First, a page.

Dealing a shock to New Delhi, Afghanistan has struck a strident position on the transit fee for gas that has serious implications for the ambitious Turkmenistan-Afghanistan-Pakistan-India (TAPI) gas pipeline.
India was hoping that Kabul would at least accept the terms Pakistan had informally agreed for the Iran-Pakistan-India (IPI) pipeline on the transit cost.
In the negotiations New Delhi said it would offer 25 cents per MMBtu — a unit to measure gas — the amount Pakistan “informally accepted” as transit fee for the IPI pipeline.But to New Delhi’s surprise, Kabul said they are not ready to accept any fixed transit fee and would prefer the transit cost being linked to the gas price.
“We were hoping to settle the transit fee before getting to the tougher part of the gas price negotiation with Turkmenistan”, says a government official.
Of the 1,680 TAPI pipeline, 735 km goes through Afghanistan. It passes through the tough terrains of Herat, Lakshkar Gah and Kandahar within Afghanistan, before it enters Pakistan to complete another 800 km.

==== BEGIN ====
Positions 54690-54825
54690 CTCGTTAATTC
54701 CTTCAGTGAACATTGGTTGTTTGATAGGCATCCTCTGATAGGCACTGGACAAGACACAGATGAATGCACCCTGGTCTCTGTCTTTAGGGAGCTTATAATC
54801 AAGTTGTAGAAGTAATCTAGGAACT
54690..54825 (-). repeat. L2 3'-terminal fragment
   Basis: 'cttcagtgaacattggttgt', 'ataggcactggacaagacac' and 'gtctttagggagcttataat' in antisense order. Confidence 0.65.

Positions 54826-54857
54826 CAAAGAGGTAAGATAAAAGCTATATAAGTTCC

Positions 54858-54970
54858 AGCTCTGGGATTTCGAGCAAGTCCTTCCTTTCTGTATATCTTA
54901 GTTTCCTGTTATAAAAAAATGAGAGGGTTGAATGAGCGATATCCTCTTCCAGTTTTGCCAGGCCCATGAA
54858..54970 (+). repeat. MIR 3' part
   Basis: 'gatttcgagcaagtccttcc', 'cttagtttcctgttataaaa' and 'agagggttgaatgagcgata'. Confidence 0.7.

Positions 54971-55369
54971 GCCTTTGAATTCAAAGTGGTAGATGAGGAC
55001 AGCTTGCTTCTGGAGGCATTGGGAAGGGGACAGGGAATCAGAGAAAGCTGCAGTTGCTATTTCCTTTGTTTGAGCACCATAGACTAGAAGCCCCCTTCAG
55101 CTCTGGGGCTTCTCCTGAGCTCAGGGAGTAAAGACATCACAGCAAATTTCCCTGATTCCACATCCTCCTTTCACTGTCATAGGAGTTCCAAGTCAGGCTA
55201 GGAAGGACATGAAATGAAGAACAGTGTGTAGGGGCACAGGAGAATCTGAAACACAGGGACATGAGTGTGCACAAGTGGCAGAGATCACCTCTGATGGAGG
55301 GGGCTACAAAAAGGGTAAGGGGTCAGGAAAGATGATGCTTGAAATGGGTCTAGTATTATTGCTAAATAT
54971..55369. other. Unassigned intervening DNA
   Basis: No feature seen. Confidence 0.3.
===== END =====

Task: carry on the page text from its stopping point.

“First we have to agree on the transit fee, then the rest will follow”, pointed out an official. As per the understanding among the four countries in the gas pipelines project, Afghanistan has to clear the routes of all impediments, including any mines in proposed path of the pipeline.
“Each country has to take all necessary measures for the safe passage of the pipeline through its territory”, says an official.
The TAPI pipeline, which unlike the IPI, has the active support of the Americans.
Washington’s vital interest in TAPI includes having an alternative route for Central Asian gas that will bypass the Russian pipelines’ networks. Joining this pipeline is also expected to underscore India’s position as a development partner to Afghanistan. Estimated to cost US$10 billion, the project is expected to supply 38 million standard cubic meters of gas to India.